The German Messerschmitt Me 163 "Komet" rocket-propelled interceptor was to become the Luftwaffe's solution to the Allied bomber force problem. This compact, ultra-fast single-seat aircraft was to reach altitude in short order and slice through bomber formations at speed, tearing holes in the combat boxes by way of automatic cannons. However, the design was fraught with limitations and dangers, its volatile fuel mix proving as much a danger to its pilots as the interceptor was to Allied bomber crews. In addition to this, the thirsty nature of rocket propulsion meant that the vehicle could only stay aloft for mere minutes, providing enough energy to attack an enemy formation once or twice. With that said, the Me 163 was only a modest success in the grand scheme of the war and did little to change the fortunes for Germany.
German aeronautics engineer Dr. Alexander Lippisch offered one glimpse of a future Me 163 evolution in the P.20 of April 1943. This development would take the basic arrangement and function of the Komet and built upon its strengths while reworking its inherent weaknesses. This resulted in a proposed interceptor design that was to be powered by a single Junkers Jumo 004 series turbojet engine buried in the body of the aircraft and aspirated through a small intake under the nose and exhausted through a traditional port at rear. The swept-back wing mainplanes of the Komet were retained and no horizontal tailplanes were fitted. A single rudder took up its usual place at the rear of the fighter.
The single pilot sat under a largely unobstructed canopy, the cockpit positioned nearly at the nose. The mainplane roots ran nearly the entire length of the fuselage and each housed a single 30mm MK103 automatic cannon. In addition to this there would be a 30mm MK108 automatic cannon installed at each side of the forward fuselage - offering plenty of firepower to bring down a targeted bomber.
One of the grand deficiencies of the Me 163 was its inability to fit a retractable wheeled undercarriage - the interceptor launched on a jettisonable dolly and landing on a simple belly-mounted skid in a relatively level field. This would be rectified in the P.20 design as the aircraft was slated to carry a complete tricycle undercarriage for improved turn-around times.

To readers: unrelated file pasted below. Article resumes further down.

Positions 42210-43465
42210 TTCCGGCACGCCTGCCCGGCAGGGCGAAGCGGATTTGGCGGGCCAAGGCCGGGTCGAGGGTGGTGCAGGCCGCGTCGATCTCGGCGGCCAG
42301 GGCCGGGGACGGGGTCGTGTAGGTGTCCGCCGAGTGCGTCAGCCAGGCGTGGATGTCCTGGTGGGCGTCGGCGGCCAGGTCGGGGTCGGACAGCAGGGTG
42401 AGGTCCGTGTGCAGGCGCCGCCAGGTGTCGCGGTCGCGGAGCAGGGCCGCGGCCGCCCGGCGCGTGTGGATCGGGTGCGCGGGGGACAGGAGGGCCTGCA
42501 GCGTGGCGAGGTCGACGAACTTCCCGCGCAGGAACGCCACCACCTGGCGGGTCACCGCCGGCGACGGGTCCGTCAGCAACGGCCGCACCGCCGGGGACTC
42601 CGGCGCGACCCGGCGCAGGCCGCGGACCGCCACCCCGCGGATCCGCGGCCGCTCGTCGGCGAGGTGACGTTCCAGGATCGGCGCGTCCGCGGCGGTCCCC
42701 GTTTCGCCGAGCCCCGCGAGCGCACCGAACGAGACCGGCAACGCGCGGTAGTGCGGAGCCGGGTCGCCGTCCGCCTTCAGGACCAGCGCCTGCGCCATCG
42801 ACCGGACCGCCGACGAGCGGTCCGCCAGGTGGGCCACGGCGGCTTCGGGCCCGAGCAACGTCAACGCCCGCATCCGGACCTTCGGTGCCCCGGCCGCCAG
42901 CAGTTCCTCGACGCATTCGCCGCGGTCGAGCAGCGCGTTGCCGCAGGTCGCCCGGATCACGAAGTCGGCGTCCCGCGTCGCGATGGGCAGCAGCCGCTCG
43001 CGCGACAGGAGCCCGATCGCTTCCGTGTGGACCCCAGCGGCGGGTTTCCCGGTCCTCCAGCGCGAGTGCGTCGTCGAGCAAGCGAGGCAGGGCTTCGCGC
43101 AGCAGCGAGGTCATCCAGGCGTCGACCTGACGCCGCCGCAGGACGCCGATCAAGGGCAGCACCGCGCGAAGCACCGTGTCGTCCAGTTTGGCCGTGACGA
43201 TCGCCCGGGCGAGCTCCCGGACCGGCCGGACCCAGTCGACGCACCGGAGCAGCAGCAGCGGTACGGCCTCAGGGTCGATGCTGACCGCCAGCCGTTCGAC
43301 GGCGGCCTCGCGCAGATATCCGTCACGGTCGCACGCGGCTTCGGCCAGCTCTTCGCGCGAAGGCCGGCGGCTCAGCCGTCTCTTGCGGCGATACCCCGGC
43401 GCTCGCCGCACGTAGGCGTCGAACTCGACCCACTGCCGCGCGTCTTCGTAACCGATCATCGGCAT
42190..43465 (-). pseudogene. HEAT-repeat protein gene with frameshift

As proposed, the P.20 was estimated to feature a maximum speed of nearly 570 miles-per-hour. Structurally, it was given a wingspan of 30.6 feet and a running length of 18.9 feet.
Like other "secret weapons of the Luftwaffe" of the World War 2 period, the P.20 offered by Lippisch did not advance beyond the paper stage.
(OPERATORS list includes past, present, and future operators when applicable)
✓Air-to-Air Combat, Fighter
General ability to actively engage other aircraft of similar form and function, typically through guns, missiles, and/or aerial rockets.
Ability to intercept inbound aerial threats by way of high-performance, typically speed and rate-of-climb.
✓X-Plane (Developmental, Prototype, Technology Demonstrator)
Aircraft developed for the role of prototyping, technology demonstration, or research / data collection.
18.9 ft (5.75 m)
31.2 ft (9.50 m)
(Showcased structural values pertain to the Lippisch P.20 production variant)
1 x Junkers Jumo 004 turbojet engine of unknown thrust output.
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